Bullying Thermometer

Goals of the exercise: There are many types of bullying. How do you decide which is worse or more harmful? This exercise explores the types of bullying behavior and encourages the participants to discuss them, their meaning and their impact. Learn different types of bullying behavior, discuss the impact of bullying, discuss how  differences (gender, generational, social) can affect the perception of bullying behaviors.
Age of the participants: 13+
Number of participants: 16+
Duration of the exercise: 40 minutes
Materials: Cards containing the words written in the following groups














Practical Joke

Hate Speech






Name Calling

Making a threat

Posing a threat


Step by step

Part A (5 minutes)

In a larger group the facilitator should lead a SHORT discussion using the questions below. This portion of the exercise is to help the participants begin the discussion on types of bullying.

  • What are the types of bullying?
  • Are all types of bullying equal?
  • Do all types affect people in the same way?

Part B (25 minutes)

  1. Divide the group into teams (8-10 people works well).
  2. Give each team a set of the activity cards.
  3. Ask them to go over each card and discuss what that method of bullying means. Ask them, as a group, to develop a definition of each word.
  4. Once they all agree on what the different types of bullying mean, have them put the cards in order from the “coolest” type (least harmful) to the “hottest” type (most harmful).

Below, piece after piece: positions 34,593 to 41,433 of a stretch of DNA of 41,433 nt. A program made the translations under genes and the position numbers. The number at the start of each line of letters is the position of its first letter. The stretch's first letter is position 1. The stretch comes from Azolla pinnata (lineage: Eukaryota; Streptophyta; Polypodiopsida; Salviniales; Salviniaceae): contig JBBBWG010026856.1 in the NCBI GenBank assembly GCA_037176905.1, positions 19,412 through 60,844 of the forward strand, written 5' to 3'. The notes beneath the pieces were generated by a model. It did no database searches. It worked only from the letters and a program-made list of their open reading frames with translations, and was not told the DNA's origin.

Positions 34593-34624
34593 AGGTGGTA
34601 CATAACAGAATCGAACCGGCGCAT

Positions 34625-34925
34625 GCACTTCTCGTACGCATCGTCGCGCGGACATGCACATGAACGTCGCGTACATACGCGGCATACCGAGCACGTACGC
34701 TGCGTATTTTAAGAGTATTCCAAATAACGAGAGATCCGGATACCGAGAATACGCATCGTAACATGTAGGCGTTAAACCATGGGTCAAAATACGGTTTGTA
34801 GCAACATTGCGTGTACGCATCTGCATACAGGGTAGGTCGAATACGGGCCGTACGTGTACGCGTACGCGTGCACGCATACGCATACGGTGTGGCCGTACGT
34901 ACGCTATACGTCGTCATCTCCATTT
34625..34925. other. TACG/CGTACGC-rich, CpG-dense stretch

5. Invite the groups to share the order of their cards with the larger group.


Process your activity asking some of the questions below to allow the group to express their opinion.

  • What did you learn about the topic of bullying today?
  • Do you think there are types of bullying that are more harmful than the other types?
  • Can you think of times in your life when you or someone you know was bullied?
  • How do you think being bullied makes people feel?
  • If you or someone you know is being bullied what they can do to help or to stop the bullying?
  • If someone started bullying you, who would you talk to about the situation? Who would help you?
  • Now that you know more about bullying what do you think you can do to make a difference at school? In which ways you could help someone who was being bullied?

Authorship/adaptation or source: Adapted by Associazione Culturale Strauss. Formerly adapted by Mark Mains, Extension Specialist for 4-H Youth Development, University of Kentucky from training materials supplied by Deana Reed, Extension Specialist for 4-H Youth Development, University of Kentucky. Originally adapted from “Breaking the Code” by Kansas State University Extension


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